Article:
A Boy Named Samir

Franchesca MartinezGlobal Perspectives, Global Relationships, News, Social Missions1 Comment

Ryan And Samir

In Roatan, Honduras, some things are a bit different. The weather and the culture are both warm, and the people are friendly. Tourists on cruise ships stop by just to enjoy the amazing views and wonderful people. At first glance, everything seems incredibly nice… But what if I told you the initial vanity viewed from a surface level is a thin vail that, if one is willing to look beyond, is easily torn? The truth of the matter is that amidst the beauty of the island, poverty is a harsh chain tightly wrapped around the ankle of many people.

Ryan Pruett

Ryan Pruett

A few weeks after arriving, the Abante team and I travelled about 45 minutes out to the small village of Oakridge. There, the harshness of poverty was made incredibly real to us. The quality of living is low; houses are mostly made of one small room, with 10 or more people living in them, and an abundance of children who rarely have food to eat. To make matters worse, they only have clean water for a few hours on two days out of the week. During our first visit, rain caused the village to flood. Due to the lack of a sewage system, the water under the stilt-raised houses was polluted with raw sewage.

Here is where God led the Abante team, and here is where we met a missionary named David. He and his family visit every Friday and do amazing things for the people by helping in many ways. Fridays consist of a church service, and a meal that supporters of David’s ministry provide.

Upon our arrival, David pulled us aside and began telling us about the culture and background of the village. There was a building in the village known for being a club. The first thing people told David was to never go near it. At this club, a person could acquire any drug he or she may want. They could buy a prostitute, and even use these prostitutes directly in front of the building. However, God had a different plan for this building. This would eventually become the building chosen to be the church that meets every Friday morning. The children’s ministry now meets in the first floor, as well as the village volunteers that cook lunch for the day. The second floor is the Sanctuary, where they meet to worship and learn about God.

Being monolingual limited the number of children I could speak to. However, I didn’t need to speak much to love on the eccentric personalities that were these children. I immediately fell in love with them, but one in particular won my heart over: a boy named Samir.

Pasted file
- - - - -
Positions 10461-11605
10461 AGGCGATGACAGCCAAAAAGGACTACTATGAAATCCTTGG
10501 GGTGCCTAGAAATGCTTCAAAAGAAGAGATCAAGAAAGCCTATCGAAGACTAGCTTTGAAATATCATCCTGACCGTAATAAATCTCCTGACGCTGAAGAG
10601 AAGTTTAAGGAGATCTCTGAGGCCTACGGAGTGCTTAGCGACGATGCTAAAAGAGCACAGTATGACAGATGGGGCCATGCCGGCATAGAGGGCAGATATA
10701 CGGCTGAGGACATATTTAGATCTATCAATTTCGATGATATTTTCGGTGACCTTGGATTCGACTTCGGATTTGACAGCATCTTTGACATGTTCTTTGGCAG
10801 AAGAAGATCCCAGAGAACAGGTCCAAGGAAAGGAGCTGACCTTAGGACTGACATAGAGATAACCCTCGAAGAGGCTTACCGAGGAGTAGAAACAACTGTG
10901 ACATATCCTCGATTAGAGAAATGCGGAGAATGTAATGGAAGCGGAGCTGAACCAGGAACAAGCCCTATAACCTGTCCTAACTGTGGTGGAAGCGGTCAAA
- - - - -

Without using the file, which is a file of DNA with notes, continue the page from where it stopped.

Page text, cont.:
Samir is a nine-year-old boy, about three and a half feet tall, weighing anywhere between 30 to forty pounds soaking wet. He wore a yellow shirt and red pants that are both old and worn. They draped over him, engulfing his body and dragging way past what they should. he had no shoes, but instead had calluses that covered his feet. Samir has a meal about four days a week, and has water only half that. In opposition of all of his poverty, he is one of the most fun children a person may ever meet. Samir is incredibly loveable.

Samir loves joking around. When he and I first started playing, he didn’t have a reluctant bone in his body. He showed me different handshakes incessantly. The only toy he had was a half-broken water gun the entire community of children played with. When he had enough running around on his own two legs, he climbed on me, and I became a horse to the mighty knight that was Samir.

At this point he took me to his home. It was all fun and games until my heart was shattered as I gazed upon his home. The heavily faded green house was only covered with a tin roof. We went inside and one of the American missionaries began to tell us about the worship leader of the church that is Samir’s mother. She exclusively spoke Spanish. Her and her entire family live in that tiny one-room house. She has had ten children. However, only eight are still alive. She is a strong woman, and despite all of her hardships, she is a worshipper.

The people of Oakridge knew something that most Americans don’t. They knew how to worship God, not just for what he has done, but to worship him for who He is. I’ve been just as guilty as anyone for basing my love for God on my possessions or what God has done for me. I have been guilty of basing my worship on how good the music is or the band playing songs I enjoy. In the past, I have based my relationship with God on things other than God himself. Today that is no longer the case. My question for you now is,

Have you?

One Comment on “A Boy Named Samir”

  1. Hi, Ryan, I too was so broken hearted after visiting a home in the Oak Ridge community. That image is burned in my brain; one that I can’t discard. Since my visit there, my existence has been clouded by the opulence of my life here in American as I strive to understand why…why did God allow me to be born in a country where struggles are luxury compared to the life of those in that sweet community behind the Punta Caliente church. Pastor David IS such a blessing to that community and the love he has for those people is so apparent as well as the love that the people have for him in return. We must not forget the lives of those who are entrapped in the environment that does not allow them to rise above those circumstances. I thank God for the influence of young people such as you who have a desire to minister to those who are less fortunate in material wealth but who are far more wealthy than many of us in their love for the Lord and the joy they exhibit when worshipping a God who comforts those who are suffering. Persevere, my friend.

Leave a Reply